“There are a lot of different facets to him,” Del Rio said. “Where his speed is really one of his greatest strengths, obviously, his route running ability was pretty doggone polished when he got here, but even that can continue to improve and the timing with Derek. We think he’ll continue to ascend.”

That’s the goal heading into his third NFL season now armed with greater knowledge of how he’s being covered and muscle memory of what went wrong at times later in the year.

Cooper believes detail work will help him this fall and winter, and that starts in earnest during the offseason program.

“It’s easy to forget the small things like high-pointing the ball, looking the ball all the way through and not trying to run before you actually catch the ball,” Cooper said. “Overall, I’m just working hard in the offseason so that you can come back and you can be dominant.

“I want to be the best Amari Cooper that I could possibly be. I want to be better than every other year that I’ve played football, so that’s how I am looking at this year.”

Penn still haunted by only sack allowed in 2016; 'That play sticks with me'

Penn still haunted by only sack allowed in 2016; 'That play sticks with me'

Editor's Note: The above video is from Dec. 24, 2016.

Donald Penn was nothing short of awesome last season. The veteran Raiders left tackle proved impenetrable, allowing just one sack and 27 quarterback pressures in 676 pass-blocking snaps.

He ranked high among the NFL’s best left tackles at 33, engulfed a career renaissance that began after joining the Raiders three years ago. Penn made the Pro Bowl. He was a vital piece of a 12-4 team that helped the Raiders reach the playoffs.

He hasn’t reveled much in that. Penn’s driven by opportunities missed, and one mishap that haunts him still.

Penn locked horns with Indianapolis linebacker Trent Cole off the left edge during a Week 16 contest against the Colts, and slipped as he was tracking his man away from the pocket. Penn’s feet got tangled and the big man fell. Cole remained upright, darted in and sacked quarterback Derek Carr.

It was Penn’s only sack allowed all season. And Carr got hurt. He suffered a broken fibula that ended his season and realistic hopes of a Raiders playoff run.

Nearly five months have passed since that fluke play. Carr is healthy and a full participant in the Raiders offseason program. The Raiders offensive line might be better after allowing a league-low 18 sacks last season.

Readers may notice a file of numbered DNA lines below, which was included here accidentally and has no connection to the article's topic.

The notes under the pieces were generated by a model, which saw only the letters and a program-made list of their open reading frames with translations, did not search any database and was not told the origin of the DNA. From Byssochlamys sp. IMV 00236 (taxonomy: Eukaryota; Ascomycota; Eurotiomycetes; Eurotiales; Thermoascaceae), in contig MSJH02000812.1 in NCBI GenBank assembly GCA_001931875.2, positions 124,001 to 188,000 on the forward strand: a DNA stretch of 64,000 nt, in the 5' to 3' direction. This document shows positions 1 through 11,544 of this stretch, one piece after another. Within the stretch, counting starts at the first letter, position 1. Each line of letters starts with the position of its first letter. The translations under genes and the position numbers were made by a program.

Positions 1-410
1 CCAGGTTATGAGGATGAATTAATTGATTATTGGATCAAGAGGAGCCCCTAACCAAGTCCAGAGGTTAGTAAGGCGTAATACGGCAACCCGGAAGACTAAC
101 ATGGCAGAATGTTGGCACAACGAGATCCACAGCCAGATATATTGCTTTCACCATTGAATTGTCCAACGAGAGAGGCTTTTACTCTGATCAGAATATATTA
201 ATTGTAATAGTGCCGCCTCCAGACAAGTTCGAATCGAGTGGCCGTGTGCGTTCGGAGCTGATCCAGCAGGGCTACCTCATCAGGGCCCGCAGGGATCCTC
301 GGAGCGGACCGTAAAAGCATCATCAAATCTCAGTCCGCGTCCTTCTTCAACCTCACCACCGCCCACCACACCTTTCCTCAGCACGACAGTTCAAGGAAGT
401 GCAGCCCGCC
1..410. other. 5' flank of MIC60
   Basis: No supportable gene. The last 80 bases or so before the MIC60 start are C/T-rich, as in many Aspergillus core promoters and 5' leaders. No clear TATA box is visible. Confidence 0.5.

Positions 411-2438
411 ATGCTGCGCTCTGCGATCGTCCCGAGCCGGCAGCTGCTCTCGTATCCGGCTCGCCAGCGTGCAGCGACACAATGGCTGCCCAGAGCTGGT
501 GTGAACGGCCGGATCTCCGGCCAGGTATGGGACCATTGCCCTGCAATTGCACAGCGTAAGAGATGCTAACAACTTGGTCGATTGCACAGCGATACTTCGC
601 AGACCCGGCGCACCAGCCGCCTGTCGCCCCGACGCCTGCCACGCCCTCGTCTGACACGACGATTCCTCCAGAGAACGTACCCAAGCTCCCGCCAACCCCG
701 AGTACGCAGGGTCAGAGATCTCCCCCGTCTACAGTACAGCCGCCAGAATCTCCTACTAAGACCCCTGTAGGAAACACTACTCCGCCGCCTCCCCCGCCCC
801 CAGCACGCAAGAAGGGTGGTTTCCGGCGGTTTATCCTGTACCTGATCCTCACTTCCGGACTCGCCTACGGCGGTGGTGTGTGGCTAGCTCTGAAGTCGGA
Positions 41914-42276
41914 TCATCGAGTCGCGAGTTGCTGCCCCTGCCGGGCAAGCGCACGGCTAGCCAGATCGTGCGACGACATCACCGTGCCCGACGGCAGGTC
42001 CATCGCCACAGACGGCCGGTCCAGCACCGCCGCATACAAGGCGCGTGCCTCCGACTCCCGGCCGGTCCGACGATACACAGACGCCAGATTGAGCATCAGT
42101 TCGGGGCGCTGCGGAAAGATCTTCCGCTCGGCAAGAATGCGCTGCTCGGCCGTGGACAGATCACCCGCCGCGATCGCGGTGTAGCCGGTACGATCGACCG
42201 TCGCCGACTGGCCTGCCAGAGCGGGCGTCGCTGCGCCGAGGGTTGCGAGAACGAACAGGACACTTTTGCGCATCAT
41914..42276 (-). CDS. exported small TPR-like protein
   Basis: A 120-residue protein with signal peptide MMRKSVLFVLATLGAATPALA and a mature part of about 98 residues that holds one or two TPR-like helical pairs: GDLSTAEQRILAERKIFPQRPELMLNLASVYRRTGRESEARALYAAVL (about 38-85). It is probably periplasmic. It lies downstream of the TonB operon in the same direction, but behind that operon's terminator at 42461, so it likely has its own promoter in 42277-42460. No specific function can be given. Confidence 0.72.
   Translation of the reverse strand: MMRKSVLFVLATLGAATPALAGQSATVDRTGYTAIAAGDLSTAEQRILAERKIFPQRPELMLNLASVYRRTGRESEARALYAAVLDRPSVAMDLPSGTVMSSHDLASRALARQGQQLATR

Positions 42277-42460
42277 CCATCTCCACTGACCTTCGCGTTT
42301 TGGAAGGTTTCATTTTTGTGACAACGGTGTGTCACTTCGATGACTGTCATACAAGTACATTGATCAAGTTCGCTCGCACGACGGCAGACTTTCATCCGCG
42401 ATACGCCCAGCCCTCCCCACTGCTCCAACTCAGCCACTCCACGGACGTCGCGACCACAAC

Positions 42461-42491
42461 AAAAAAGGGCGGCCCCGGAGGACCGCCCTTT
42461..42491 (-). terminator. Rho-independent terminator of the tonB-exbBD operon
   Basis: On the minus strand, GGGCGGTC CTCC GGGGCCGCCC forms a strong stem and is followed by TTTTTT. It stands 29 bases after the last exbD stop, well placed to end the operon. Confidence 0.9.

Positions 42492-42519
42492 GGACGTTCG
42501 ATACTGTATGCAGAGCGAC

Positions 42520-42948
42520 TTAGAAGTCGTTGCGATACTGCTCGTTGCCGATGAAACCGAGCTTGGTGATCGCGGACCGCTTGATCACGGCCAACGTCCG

There’s plenty to be excited about as the Raiders enter OTAs and a mandatory minicamp. Penn can’t help but lament that isolated incident when Carr went down.

“You have to be an athlete. You try not to think about it too much,” Penn said Tuesday. “You wish you could go back and get it back. I’ve taken that same set I don’t know how many times, on the same field and never just slipped out of nowhere. I’m not going to put it on myself. I should have been able to do something better. You know me, I’m never going to blame the slip for happening. I should have blocked him and held on to him and taken him down with me. That play sticks with me.”

That isn’t all bad. It fuels Penn to continue growing as a player, even at 34 coming off an excellent Pro Bowl season.

“I’m going to try to do what I can do better and make sure it never happens again,” Penn said. “I’ve never gotten a quarterback hurt in my life since I’ve been playing. That was a first. That’s something I take pride in. I’m going to try my hardest to make sure that doesn’t happen again.”

Penn wants a different ending to this season. Last year the Raiders lost the AFC West crown and a shot to win the team’s first playoff game. Penn suffered a knee injury the following week that kept him from playing in the postseason.

The goal is to realize vast potential now that the Raiders offense is back healthy again.

“I’m all about karma and stuff like that,” Penn said. “Maybe (God is) trying to tell us that this is our year. We have to put in the work to get it. I know D.C. is happy, I’m dang sure happy to get him back. We’re growing and masterminding this offense trying to make it as explosive as possible.”